"This Note will conduct an in-depth analysis of the legal status of individuals who, despite the fact that they are interacting with a physician in some medical context, fall into the nonpatient category. To provide the necessary background to understand the current controversy surrounding the patient-nonpatient distinction, Part II.A will survey the various contexts that courts have determined constitute a physician-patient relationship, as well as the contract-based rules that these courts employed in their analyses. In Part II.B, this Note will track the cases in which courts abandoned the traditional physician-patient requirement for medical malpractice lawsuits, focusing first on the decisions which employed a direct contact test and then on those that used a multifactor balancing test. An analysis of the shortcomings and benefits of the traditional rule and the two new approaches will take place in Part III. There, the Note argues that the traditional justifications for allowing the status of the parties' relationship to be the controlling factor are weaker in modern society and that an analysis of what a change in tradition might have on medical costs and productivity only superficially support adhering to the traditional rule. Finally, this Note will endorse the approach that balances multiple factors, including the status of the parties' relationship, because the test's flexibility leads to less arbitrary results, and it permits compensation of some plaintiffs' injuries without overly broadening a physician's potential liability for medical malpractice."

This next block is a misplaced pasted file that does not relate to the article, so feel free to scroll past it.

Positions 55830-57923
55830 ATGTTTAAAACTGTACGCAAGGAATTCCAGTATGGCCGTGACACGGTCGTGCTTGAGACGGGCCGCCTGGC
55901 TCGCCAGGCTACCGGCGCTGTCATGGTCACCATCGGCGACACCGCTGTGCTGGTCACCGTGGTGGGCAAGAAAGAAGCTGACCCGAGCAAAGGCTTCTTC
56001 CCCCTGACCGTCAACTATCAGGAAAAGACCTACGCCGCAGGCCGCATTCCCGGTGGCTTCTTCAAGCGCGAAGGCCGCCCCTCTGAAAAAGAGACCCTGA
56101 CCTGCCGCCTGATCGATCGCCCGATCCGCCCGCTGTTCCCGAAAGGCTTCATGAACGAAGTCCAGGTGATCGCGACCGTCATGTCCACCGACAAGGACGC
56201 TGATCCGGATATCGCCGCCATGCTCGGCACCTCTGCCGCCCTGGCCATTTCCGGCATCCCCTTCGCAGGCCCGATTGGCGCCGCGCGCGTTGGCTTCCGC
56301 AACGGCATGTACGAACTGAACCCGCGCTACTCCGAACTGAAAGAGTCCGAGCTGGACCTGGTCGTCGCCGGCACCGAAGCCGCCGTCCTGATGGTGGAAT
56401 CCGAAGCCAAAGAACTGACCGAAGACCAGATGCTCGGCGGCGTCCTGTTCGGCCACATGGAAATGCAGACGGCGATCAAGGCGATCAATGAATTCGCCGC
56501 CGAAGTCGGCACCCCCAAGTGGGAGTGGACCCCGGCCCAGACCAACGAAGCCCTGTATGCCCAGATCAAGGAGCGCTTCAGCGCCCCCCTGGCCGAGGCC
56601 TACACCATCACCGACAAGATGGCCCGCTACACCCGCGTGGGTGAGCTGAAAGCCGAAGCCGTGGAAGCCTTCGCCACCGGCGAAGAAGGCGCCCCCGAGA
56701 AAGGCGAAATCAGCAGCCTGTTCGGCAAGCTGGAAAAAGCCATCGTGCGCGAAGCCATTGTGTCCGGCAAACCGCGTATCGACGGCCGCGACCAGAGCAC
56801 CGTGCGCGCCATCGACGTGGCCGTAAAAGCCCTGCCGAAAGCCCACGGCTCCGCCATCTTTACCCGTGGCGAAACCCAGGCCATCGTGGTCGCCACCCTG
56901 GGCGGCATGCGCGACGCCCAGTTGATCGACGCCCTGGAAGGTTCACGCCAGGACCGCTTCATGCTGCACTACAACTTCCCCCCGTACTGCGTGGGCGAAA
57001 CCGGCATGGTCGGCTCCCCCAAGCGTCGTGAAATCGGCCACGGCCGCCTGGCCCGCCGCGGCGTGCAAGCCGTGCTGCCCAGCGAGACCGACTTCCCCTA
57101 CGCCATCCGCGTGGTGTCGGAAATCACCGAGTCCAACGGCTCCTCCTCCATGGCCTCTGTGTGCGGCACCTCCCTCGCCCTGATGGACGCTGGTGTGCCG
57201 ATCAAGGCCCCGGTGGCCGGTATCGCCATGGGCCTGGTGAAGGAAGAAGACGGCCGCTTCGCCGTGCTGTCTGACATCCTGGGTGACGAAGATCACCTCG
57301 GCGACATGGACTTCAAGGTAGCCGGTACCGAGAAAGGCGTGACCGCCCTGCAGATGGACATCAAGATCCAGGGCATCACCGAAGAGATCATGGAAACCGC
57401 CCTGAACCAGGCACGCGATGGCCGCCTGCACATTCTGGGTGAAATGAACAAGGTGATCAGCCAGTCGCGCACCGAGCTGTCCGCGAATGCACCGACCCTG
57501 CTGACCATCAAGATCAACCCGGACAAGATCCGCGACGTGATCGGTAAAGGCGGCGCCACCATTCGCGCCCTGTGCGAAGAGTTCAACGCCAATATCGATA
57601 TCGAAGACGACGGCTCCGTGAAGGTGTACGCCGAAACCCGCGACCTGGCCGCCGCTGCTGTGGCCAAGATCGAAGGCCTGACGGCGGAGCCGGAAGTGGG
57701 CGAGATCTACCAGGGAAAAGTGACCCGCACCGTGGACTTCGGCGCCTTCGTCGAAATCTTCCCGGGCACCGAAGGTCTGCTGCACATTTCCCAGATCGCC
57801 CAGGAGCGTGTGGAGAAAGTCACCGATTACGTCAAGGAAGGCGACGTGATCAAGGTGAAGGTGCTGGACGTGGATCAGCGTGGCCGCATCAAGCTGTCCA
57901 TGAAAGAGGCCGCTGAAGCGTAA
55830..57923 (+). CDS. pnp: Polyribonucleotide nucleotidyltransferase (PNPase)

Blake, Patrick D., "Redefining Physicians' Duties: An Argument for Eliminating the Physician-Patient Relationship Requirement in Actions for Medical Malpractice" (2006). Notes and Comments from Law Reviews. Paper 1.